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Objective Consequentialism and the Rationales of ‘ “Ought” Implies “Can” ’
This paper argues that objective consequentialism is incompatible with the rationales of ‘ “ought” implies “can” ’ – with the considerations, that is, that explain or justify this principle.Expand
Is it bad to be disabled? – Adjudicating between the mere-difference and the bad-difference views of disability
This paper examines the impact of disability on wellbeing and presents arguments against the mere-difference view of disability. According to the mere-difference view, disability does not by itselfExpand
Is it Bad to Be Disabled
This paper examines the impact of disability on wellbeing and presents arguments against the mere-difference view of disability. According to the mere-difference view, disability does not by itselfExpand
God and eternal boredom
Abstract God is thought to be eternal. Does this mean that he is timeless? Or is he, rather, omnitemporal? In this article we argue that God cannot be omnitemporal. Our starting point, which we takeExpand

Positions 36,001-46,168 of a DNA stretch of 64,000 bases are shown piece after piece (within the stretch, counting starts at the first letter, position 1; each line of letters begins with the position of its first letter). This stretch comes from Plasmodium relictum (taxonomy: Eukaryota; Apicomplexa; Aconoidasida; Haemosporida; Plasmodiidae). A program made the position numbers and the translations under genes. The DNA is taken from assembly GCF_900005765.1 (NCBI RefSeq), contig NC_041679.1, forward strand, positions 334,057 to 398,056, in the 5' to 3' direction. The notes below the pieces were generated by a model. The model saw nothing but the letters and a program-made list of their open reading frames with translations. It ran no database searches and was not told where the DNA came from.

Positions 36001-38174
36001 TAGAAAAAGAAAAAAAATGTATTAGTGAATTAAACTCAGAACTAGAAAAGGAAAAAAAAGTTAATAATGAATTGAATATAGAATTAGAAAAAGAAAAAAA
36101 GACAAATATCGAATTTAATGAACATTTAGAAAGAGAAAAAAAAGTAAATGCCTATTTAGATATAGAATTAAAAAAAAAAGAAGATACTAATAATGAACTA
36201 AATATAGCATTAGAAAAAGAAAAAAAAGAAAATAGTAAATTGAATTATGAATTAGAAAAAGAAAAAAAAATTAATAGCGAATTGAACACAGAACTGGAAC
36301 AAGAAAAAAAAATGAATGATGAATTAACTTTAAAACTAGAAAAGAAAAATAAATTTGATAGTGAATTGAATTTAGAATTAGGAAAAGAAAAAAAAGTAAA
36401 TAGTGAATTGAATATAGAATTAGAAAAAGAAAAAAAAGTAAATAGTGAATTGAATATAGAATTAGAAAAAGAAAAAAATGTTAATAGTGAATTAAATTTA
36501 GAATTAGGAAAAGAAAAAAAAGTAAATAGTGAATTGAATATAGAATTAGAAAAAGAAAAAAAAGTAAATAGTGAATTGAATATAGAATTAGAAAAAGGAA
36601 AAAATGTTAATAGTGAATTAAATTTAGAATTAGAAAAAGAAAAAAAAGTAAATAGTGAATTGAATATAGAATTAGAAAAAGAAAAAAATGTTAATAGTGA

Multi-dimensional consequentialism and degrees of rightness
Abstract In his recent book, TheDimensionsofConsequentialism, Martin Peterson puts forward a new version of consequentialism that he dubs ‘multidimensional consequentialism’. The defining thesis ofExpand
The Ramifications of Error Theories about the Deontic
Error theories about practical deontic judgements claim that no substantive practical deontic judgement is true. Practical deontic judgements are practical (rather than theoretical) in the sense thatExpand
Objective consequentialism and the licensing dilemma
Frank Jackson has put forward a famous thought experiment of a physician who has to decide on the correct treatment for her patient. Subjective consequentialism tells the physician to do whatExpand
Consequentialism and Robust Goods
Abstract In this article, I critique the moral theory developed in Philip Pettit's The Robust Demands of the Good: Ethics with Attachment, Virtue, and Respect (2015). Pettit's theory, which I labelExpand
Is Objective Consequentialism Compatible with the Principle that “Ought” Implies “Can”?
Some philosophers hold that objective consequentialism is false because it is incompatible with the principle that “ought” implies “can”. Roughly speaking, objective consequentialism is the doctrineExpand
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